Self-employed worker entitled to holiday pay

19 September 2014

The Employment Appeals Tribunal (EAT) has ruled that a self-employed subcontractor was a worker entitled to holiday pay.

Many thanks to Pinsent Masons for this report on the EAT decision in the case of Plastering Contractors Stanmore Ltd v Holden.

The EAT has upheld a decision that an employee who accepted £200 in exchange for becoming a self-employed subcontractor was a worker with the relevant entitlements under the Employment Rights Act 1996 (ERA) and Working Time Regulations 1998 (WTR).

From 7 April 1997 to 7 February 2001, Plastering Contractors Stanmore Ltd (PCS) employed Mr Holden (H) as a general labourer to provide plastering services to the construction industry. From 7 February 2001, it was agreed that in exchange for a one-off payment of £200, H would become a self-employed contractor and would be paid under the construction industry scheme, for which PCS accounted to HMRC for 20% of his gross pay.

PCS added H to its database of labour-only subcontractors and referred him to construction sites upon receiving requests for services. When on site, H was under the instruction of the site supervisor and was paid depending on the amount and nature of work he undertook. The rates of pay were set and arranged by PCS without negotiation, based on the supervisor’s record of H’s work.

Although H used his own safety boots, PCS provided other safety and high-visibility clothing and also a vehicle to transport equipment between sites. H worked almost exclusively for PCS until May 2013. At this point and without notice, H stopped working for PCS, having grown frustrated at spending most of his time at home waiting for referrals to work on available sites. H subsequently took up similar work with another company and brought a tribunal claim for unpaid holiday pay, arguing that he was a worker and that PCS has failed to account for his holiday pay after his change to the labour-only subcontractor role. PCS disputed this and argued that H was not a worker, on the basis that:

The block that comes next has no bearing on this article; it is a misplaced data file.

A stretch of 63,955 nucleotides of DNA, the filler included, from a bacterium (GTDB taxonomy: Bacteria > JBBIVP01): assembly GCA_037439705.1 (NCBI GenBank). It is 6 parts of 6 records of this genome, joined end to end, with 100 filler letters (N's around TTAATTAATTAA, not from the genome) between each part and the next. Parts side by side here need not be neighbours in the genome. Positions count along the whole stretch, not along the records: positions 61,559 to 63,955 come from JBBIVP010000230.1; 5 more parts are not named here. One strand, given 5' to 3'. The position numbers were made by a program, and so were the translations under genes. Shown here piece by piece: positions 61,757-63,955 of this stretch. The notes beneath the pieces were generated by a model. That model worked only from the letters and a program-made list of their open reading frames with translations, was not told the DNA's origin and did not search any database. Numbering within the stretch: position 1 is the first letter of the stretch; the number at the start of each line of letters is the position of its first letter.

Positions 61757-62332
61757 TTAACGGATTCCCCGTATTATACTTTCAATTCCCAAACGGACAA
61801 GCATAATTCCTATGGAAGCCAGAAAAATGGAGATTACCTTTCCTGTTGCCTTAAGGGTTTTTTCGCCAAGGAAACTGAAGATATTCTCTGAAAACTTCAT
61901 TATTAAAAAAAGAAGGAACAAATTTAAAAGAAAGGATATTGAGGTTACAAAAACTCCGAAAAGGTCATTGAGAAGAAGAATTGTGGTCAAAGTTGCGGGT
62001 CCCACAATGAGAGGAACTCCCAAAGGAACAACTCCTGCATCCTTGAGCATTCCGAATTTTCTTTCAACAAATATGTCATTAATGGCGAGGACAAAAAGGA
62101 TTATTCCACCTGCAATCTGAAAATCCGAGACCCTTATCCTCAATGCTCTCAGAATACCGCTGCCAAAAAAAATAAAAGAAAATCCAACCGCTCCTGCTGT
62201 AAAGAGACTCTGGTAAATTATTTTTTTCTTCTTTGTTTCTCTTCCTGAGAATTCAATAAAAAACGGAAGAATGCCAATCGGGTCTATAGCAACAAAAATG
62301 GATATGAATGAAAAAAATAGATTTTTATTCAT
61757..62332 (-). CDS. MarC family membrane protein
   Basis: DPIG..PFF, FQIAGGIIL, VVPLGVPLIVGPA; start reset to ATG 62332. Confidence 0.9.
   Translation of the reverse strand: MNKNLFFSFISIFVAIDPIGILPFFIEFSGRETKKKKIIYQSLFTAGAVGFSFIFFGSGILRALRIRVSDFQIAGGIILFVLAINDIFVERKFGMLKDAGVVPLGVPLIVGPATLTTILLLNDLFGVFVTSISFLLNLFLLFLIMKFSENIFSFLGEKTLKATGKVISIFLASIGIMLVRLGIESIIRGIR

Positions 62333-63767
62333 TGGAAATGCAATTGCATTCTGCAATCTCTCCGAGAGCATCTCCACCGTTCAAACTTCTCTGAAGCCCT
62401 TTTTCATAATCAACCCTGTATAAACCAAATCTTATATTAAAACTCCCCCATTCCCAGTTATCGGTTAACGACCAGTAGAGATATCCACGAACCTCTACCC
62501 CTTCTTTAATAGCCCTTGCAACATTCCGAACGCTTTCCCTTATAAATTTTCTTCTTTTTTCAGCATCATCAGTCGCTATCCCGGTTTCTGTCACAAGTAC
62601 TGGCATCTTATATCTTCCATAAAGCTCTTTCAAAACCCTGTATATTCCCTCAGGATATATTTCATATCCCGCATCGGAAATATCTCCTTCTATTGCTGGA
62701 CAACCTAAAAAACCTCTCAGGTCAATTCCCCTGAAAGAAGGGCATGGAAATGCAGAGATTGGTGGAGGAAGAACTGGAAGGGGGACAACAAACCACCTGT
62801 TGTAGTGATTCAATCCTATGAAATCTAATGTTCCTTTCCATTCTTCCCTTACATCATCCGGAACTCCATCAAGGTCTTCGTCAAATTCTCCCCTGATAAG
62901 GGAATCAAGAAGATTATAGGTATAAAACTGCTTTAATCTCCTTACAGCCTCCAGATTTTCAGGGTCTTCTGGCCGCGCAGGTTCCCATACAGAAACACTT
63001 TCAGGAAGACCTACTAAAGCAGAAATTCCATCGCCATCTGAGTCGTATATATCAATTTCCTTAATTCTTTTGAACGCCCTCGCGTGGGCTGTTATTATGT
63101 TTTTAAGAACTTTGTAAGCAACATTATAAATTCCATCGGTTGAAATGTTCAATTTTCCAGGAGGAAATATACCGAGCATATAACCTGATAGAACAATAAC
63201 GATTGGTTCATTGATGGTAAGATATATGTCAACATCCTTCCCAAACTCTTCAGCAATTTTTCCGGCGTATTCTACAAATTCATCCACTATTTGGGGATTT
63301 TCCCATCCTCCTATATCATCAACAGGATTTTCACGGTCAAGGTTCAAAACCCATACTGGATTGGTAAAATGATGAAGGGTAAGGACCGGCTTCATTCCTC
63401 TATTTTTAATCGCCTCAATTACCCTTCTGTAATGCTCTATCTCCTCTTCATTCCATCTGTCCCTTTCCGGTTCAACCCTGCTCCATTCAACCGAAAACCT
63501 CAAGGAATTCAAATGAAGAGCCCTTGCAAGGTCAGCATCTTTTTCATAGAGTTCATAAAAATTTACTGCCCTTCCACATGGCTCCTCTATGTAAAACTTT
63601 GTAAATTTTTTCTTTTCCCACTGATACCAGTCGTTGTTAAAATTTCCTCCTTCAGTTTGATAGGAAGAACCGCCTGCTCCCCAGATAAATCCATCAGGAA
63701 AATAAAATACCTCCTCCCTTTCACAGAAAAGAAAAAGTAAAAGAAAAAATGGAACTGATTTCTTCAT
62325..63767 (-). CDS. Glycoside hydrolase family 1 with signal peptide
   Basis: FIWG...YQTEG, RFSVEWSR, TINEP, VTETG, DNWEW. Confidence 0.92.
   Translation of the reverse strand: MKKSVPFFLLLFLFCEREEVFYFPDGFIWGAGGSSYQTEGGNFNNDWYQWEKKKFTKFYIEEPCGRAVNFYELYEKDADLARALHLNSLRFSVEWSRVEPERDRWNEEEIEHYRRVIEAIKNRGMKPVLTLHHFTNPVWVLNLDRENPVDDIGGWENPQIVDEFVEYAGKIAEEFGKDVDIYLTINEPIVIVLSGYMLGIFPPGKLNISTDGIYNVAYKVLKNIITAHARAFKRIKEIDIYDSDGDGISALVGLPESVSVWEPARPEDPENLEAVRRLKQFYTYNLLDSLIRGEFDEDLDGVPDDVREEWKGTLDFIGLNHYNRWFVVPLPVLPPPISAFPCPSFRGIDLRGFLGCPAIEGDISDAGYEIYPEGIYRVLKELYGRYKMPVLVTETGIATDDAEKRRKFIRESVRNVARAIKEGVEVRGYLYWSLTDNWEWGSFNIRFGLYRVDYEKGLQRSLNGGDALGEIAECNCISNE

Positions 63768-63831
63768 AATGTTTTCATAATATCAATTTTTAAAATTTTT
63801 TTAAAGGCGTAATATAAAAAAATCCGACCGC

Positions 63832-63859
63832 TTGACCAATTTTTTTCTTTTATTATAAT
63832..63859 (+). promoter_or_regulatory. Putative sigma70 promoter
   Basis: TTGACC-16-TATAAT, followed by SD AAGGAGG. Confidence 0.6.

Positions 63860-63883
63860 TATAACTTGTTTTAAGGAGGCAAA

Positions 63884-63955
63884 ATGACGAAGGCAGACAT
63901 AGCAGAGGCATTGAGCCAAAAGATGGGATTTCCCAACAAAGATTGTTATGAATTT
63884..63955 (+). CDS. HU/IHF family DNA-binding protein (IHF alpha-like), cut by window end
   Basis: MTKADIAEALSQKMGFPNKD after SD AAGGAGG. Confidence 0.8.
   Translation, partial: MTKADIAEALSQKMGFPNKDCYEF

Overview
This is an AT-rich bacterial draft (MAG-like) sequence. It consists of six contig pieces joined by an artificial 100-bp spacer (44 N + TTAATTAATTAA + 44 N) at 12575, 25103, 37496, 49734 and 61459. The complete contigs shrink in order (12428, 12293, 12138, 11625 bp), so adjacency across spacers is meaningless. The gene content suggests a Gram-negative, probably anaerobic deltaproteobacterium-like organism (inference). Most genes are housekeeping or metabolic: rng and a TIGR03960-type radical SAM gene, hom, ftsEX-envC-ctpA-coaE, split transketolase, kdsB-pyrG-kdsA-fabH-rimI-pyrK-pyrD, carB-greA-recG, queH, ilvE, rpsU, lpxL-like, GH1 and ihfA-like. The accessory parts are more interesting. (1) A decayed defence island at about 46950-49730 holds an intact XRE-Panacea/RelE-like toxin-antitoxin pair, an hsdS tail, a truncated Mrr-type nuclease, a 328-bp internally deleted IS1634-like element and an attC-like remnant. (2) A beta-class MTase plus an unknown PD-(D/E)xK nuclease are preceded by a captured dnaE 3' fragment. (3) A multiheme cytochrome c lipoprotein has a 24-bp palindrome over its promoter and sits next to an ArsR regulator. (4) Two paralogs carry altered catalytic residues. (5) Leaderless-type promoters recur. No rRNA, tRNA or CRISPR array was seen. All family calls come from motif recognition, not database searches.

•PCS was under no obligation to provide H with work nor was he obliged to accept it (so there was no mutuality of obligation), and
•H was entitled to send a substitute (therefore the requirement for personal service was not met).

The Employment Judge ruled that H was indeed a worker for the purposes of ERA 1996 and WTR 1998; PCS had regularly offered work to H for 16 years with an expectation of him turning up for work during working hours, therefore he had been integrated into the workforce. PCS appealed.

The EAT dismissed PCS's appeal and established that the Employment Judge was correct in finding that sufficient mutuality of obligation existed throughout each assignment undertaken. The EAT also ruled that there had been no error of law by the Employment Judge on whether H had the right to send a substitute; there was no express provision about substitutes being permitted. In reality, H had not marketed his services publicly and had been recruited by a former employer to work as part of its workforce on certain sites or to transfer goods between sites; thus the EAT found that the requirements of both integration and control had also been met. The EAT has now sent this case back to a fresh tribunal to consider the issue of remedy.